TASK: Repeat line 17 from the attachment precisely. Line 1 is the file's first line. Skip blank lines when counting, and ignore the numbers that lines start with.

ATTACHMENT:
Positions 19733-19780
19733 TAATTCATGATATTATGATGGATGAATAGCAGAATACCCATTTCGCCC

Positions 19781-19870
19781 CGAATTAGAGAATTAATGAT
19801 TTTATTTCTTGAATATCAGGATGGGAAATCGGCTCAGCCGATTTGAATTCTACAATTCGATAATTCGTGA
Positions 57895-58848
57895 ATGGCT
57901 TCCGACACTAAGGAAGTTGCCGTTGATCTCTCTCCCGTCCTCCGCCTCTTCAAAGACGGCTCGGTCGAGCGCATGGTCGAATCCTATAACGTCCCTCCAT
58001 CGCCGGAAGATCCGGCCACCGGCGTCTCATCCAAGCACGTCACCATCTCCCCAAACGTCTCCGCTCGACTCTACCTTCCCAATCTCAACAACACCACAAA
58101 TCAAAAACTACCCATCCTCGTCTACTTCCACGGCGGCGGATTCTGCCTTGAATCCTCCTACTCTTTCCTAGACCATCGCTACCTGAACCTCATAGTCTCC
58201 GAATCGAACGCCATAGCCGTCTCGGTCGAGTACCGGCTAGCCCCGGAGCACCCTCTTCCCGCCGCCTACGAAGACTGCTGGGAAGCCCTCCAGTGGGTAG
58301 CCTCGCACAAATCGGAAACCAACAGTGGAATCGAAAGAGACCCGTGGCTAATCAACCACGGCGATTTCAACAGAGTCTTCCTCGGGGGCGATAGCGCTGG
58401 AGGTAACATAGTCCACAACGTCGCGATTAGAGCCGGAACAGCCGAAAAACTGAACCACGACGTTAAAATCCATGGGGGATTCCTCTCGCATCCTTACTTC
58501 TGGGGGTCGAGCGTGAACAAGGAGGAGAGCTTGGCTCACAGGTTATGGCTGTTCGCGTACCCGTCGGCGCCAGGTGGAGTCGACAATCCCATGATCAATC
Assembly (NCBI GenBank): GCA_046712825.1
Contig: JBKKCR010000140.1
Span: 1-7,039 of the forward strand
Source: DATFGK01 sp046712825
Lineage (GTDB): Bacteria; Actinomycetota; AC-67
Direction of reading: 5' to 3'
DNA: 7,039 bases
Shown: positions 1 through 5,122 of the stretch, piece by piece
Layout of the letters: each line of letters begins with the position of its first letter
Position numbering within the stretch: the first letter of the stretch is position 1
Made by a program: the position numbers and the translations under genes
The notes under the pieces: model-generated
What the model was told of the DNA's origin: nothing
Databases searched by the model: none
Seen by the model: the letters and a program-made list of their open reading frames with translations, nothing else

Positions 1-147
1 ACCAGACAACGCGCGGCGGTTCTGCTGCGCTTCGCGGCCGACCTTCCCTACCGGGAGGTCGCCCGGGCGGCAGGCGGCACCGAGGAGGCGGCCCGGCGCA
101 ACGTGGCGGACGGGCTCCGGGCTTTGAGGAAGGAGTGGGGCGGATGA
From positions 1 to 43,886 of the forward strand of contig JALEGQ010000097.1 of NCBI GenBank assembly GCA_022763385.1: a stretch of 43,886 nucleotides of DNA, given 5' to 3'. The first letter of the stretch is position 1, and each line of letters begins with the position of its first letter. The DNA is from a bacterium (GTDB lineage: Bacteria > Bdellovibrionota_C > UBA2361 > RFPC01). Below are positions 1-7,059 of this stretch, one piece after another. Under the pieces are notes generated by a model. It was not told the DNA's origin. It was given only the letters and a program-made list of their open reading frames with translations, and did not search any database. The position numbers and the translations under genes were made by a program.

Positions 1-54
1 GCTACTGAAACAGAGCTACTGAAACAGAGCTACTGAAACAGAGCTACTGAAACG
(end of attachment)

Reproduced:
Span: 1-7,039 of the forward strand